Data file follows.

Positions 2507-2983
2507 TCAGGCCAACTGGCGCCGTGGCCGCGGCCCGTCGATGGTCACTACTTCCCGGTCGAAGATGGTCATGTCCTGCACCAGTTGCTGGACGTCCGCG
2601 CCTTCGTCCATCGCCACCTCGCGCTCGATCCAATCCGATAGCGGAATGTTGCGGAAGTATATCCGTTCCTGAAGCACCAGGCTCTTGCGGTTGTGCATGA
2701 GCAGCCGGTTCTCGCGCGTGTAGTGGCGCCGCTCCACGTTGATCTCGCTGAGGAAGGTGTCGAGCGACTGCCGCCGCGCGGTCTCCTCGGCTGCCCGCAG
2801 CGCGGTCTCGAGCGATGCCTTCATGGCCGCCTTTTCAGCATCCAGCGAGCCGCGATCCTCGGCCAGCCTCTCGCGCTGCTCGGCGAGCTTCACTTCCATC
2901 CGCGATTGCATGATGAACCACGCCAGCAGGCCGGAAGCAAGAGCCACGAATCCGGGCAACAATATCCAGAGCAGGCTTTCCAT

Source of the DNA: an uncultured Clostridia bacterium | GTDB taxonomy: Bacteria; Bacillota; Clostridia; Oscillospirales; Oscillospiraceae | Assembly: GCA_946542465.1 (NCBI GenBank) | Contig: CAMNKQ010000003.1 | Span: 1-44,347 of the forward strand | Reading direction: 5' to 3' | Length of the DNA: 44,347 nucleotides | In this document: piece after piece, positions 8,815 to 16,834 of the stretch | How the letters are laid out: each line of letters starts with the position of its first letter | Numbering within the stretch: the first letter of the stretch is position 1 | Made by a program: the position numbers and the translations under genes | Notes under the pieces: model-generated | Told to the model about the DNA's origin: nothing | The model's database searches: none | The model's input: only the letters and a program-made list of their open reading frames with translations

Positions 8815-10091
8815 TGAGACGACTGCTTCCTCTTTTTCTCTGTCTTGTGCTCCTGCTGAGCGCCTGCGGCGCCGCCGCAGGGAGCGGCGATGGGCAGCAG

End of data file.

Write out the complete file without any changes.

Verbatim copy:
Positions 2507-2983
2507 TCAGGCCAACTGGCGCCGTGGCCGCGGCCCGTCGATGGTCACTACTTCCCGGTCGAAGATGGTCATGTCCTGCACCAGTTGCTGGACGTCCGCG
2601 CCTTCGTCCATCGCCACCTCGCGCTCGATCCAATCCGATAGCGGAATGTTGCGGAAGTATATCCGTTCCTGAAGCACCAGGCTCTTGCGGTTGTGCATGA
2701 GCAGCCGGTTCTCGCGCGTGTAGTGGCGCCGCTCCACGTTGATCTCGCTGAGGAAGGTGTCGAGCGACTGCCGCCGCGCGGTCTCCTCGGCTGCCCGCAG
2801 CGCGGTCTCGAGCGATGCCTTCATGGCCGCCTTTTCAGCATCCAGCGAGCCGCGATCCTCGGCCAGCCTCTCGCGCTGCTCGGCGAGCTTCACTTCCATC
2901 CGCGATTGCATGATGAACCACGCCAGCAGGCCGGAAGCAAGAGCCACGAATCCGGGCAACAATATCCAGAGCAGGCTTTCCAT

Source of the DNA: an uncultured Clostridia bacterium | GTDB taxonomy: Bacteria; Bacillota; Clostridia; Oscillospirales; Oscillospiraceae | Assembly: GCA_946542465.1 (NCBI GenBank) | Contig: CAMNKQ010000003.1 | Span: 1-44,347 of the forward strand | Reading direction: 5' to 3' | Length of the DNA: 44,347 nucleotides | In this document: piece after piece, positions 8,815 to 16,834 of the stretch | How the letters are laid out: each line of letters starts with the position of its first letter | Numbering within the stretch: the first letter of the stretch is position 1 | Made by a program: the position numbers and the translations under genes | Notes under the pieces: model-generated | Told to the model about the DNA's origin: nothing | The model's database searches: none | The model's input: only the letters and a program-made list of their open reading frames with translations

Positions 8815-10091
8815 TGAGACGACTGCTTCCTCTTTTTCTCTGTCTTGTGCTCCTGCTGAGCGCCTGCGGCGCCGCCGCAGGGAGCGGCGATGGGCAGCAG